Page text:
Through the past contests we are able to learn vocabulary, pull out key concepts to extend on, and solve challenging and sometimes mind bending problems by learning/using a strategy. Keep in mind this class is meant to be exceptionally challenging and may very well cause some students to feel frustration with math because these problems are not quick to solve. Part of this class is learning to persevere and stick with a problem until it is solved to the best of their ability.
- Key concepts we have focused on so far are finding the average and finding/using prime numbers.
- An example of one of the problems from our work is:
Group A has 10 numbers with an average of 10. Group B has 20 numbers with an average of 20. Group C has 30 numbers with an average of 30. Group D has 40 numbers with an average of 40. The four groups are put together. What is the average of the combined group?
Problem Based Learning - Mystery River
"This unit introduces students to a serious problem—the fictional town of Hopewell’s prized freshwater mussel population is dying out, and the town’s leading citizens cannot figure out why. Your students will take charge of the situation as they join a task force dedicated to solving the problem."
The first two classes were spent doing deductive reasoning and logic activities as a warm-up for the type of thinking students will need to use to solve the problem. We started the challenge during our last class. Ask your student to tell you about what they know so far about the problem.
To find out more about Project Based Learning (PBL) watch the video below.
The students in this class have been introduced to human rights and have watched several informational videos at http://www.youthforhumanrights.org/. It's been surprising to learn that there are places all over the world that do not have basic human rights we take for granted. Watch these videos with your child and have discussions regularly. These are tough issues to learn about and some children are very sensitive. Talking about these issues will help them process this information.
Additionally, students have been assigned a country to research. Eventually they will take on the roll of a UN Ambassador and represent that country at the Mock United Nations Summit in December.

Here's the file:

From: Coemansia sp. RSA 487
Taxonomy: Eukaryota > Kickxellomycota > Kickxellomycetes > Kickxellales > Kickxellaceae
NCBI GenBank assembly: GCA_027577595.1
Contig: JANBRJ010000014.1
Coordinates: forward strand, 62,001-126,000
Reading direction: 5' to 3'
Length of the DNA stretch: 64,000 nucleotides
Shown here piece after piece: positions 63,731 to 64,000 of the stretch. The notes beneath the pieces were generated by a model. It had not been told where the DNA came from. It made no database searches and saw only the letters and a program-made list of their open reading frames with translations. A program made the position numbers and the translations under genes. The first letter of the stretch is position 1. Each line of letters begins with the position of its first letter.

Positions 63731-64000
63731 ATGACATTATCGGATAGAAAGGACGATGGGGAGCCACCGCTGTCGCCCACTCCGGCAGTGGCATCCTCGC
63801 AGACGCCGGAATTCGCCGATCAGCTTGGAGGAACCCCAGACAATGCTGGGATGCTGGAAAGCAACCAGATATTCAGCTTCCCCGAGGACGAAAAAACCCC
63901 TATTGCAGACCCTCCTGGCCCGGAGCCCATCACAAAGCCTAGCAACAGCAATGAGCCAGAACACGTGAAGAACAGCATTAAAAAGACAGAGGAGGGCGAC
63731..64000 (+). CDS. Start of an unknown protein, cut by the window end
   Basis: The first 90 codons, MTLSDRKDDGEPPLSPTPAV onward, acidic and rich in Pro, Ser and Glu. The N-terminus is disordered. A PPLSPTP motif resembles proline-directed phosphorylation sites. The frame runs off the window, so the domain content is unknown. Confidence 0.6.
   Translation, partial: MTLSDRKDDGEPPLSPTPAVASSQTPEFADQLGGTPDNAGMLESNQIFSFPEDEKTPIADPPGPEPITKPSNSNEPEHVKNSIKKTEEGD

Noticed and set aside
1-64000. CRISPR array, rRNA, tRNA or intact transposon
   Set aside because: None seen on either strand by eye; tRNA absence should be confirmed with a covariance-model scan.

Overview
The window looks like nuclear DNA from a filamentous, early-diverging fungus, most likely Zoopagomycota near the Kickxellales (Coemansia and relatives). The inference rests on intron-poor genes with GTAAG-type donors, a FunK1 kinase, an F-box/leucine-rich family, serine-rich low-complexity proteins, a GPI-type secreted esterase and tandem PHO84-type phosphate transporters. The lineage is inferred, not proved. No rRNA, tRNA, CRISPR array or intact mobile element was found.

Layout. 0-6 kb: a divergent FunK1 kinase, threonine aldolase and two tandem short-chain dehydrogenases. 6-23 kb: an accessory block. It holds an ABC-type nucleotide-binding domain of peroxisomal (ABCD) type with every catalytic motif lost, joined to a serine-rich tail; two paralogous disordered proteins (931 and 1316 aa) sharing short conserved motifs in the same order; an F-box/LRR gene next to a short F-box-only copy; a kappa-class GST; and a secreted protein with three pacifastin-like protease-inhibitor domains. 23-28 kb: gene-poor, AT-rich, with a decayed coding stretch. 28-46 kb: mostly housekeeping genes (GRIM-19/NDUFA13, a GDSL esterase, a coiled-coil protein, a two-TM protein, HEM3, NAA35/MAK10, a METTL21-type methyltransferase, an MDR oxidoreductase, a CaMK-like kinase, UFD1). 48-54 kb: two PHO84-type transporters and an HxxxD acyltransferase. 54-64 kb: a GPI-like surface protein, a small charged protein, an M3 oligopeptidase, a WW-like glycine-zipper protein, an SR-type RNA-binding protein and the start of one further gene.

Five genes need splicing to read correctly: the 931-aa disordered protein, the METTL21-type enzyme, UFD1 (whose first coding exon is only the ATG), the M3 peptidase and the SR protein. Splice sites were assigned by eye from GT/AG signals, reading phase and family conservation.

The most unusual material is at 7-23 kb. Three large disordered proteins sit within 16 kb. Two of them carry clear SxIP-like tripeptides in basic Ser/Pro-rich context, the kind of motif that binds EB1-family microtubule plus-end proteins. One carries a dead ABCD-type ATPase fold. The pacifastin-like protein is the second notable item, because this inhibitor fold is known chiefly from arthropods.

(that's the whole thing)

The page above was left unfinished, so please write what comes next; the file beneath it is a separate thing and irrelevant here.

This class is learning all about writing a book from start to finish through participation in the NaNoWriMo Young Writer's Program. (NaNoWriMo stands for National Novel Writing Month). They each have a planning packet from NaNoWriMo and during the month of October will be working on the packet during intervention/extension time on the days I'm not there and then receiving instruction from me on a specific part of the writing process on the days I'm there. We also have a Skype visit coming up with Christina Benjamin, Children's author of the Geneva Project series. Students will ask her questions they come up with in advance about being an author and her books.
Here is a link to the NaNoWriMo Young Writer's Program website as well as Ms. Benjamin's website.
- Story Writing - a parent to work with me and head up a couple of other volunteers (as needed) to help with the entire process, a launch party, and keep parents in the loop of what is going on with the nanowrimo contest.
- United Nations - One person to help organize things for the event.
- Mystery River - A person to organize the final presentation.
- Someone who would want to update my website.
- Any ways you want to help me? Ideas you have for incorporating into the math classes or any of the classes? Send me an email.
If you would like to help with any of the above, please email me. Thanks!